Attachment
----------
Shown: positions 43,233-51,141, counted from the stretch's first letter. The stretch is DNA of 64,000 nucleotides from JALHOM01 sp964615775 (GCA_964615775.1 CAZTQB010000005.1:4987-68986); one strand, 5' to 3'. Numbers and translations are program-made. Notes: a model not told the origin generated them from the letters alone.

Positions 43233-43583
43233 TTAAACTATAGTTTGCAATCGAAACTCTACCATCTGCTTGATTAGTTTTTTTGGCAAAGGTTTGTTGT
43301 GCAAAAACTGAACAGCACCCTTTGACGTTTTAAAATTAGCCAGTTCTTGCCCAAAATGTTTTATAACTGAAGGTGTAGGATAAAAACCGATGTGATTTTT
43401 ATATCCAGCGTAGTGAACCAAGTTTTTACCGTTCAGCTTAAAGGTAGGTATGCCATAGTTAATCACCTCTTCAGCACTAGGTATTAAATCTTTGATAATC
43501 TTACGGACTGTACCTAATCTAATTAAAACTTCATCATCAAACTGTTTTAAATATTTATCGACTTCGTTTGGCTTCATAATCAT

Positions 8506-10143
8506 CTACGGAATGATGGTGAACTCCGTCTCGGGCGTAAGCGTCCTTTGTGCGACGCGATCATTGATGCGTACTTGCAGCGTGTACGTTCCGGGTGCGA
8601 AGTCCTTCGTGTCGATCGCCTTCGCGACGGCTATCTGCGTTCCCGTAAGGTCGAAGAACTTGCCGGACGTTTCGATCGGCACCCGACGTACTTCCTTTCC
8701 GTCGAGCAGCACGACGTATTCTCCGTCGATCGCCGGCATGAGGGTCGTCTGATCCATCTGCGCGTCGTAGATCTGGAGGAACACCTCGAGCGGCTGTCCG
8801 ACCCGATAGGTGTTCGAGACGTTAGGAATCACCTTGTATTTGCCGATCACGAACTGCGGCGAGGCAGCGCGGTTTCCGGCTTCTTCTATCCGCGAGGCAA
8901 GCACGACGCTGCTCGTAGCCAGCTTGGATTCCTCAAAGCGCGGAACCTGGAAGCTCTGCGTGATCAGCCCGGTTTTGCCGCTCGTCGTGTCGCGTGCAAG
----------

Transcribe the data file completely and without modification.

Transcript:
Shown: positions 43,233-51,141, counted from the stretch's first letter. The stretch is DNA of 64,000 nucleotides from JALHOM01 sp964615775 (GCA_964615775.1 CAZTQB010000005.1:4987-68986); one strand, 5' to 3'. Numbers and translations are program-made. Notes: a model not told the origin generated them from the letters alone.

Positions 43233-43583
43233 TTAAACTATAGTTTGCAATCGAAACTCTACCATCTGCTTGATTAGTTTTTTTGGCAAAGGTTTGTTGT
43301 GCAAAAACTGAACAGCACCCTTTGACGTTTTAAAATTAGCCAGTTCTTGCCCAAAATGTTTTATAACTGAAGGTGTAGGATAAAAACCGATGTGATTTTT
43401 ATATCCAGCGTAGTGAACCAAGTTTTTACCGTTCAGCTTAAAGGTAGGTATGCCATAGTTAATCACCTCTTCAGCACTAGGTATTAAATCTTTGATAATC
43501 TTACGGACTGTACCTAATCTAATTAAAACTTCATCATCAAACTGTTTTAAATATTTATCGACTTCGTTTGGCTTCATAATCAT

Positions 8506-10143
8506 CTACGGAATGATGGTGAACTCCGTCTCGGGCGTAAGCGTCCTTTGTGCGACGCGATCATTGATGCGTACTTGCAGCGTGTACGTTCCGGGTGCGA
8601 AGTCCTTCGTGTCGATCGCCTTCGCGACGGCTATCTGCGTTCCCGTAAGGTCGAAGAACTTGCCGGACGTTTCGATCGGCACCCGACGTACTTCCTTTCC
8701 GTCGAGCAGCACGACGTATTCTCCGTCGATCGCCGGCATGAGGGTCGTCTGATCCATCTGCGCGTCGTAGATCTGGAGGAACACCTCGAGCGGCTGTCCG
8801 ACCCGATAGGTGTTCGAGACGTTAGGAATCACCTTGTATTTGCCGATCACGAACTGCGGCGAGGCAGCGCGGTTTCCGGCTTCTTCTATCCGCGAGGCAA
8901 GCACGACGCTGCTCGTAGCCAGCTTGGATTCCTCAAAGCGCGGAACCTGGAAGCTCTGCGTGATCAGCCCGGTTTTGCCGCTCGTCGTGTCGCGTGCAAG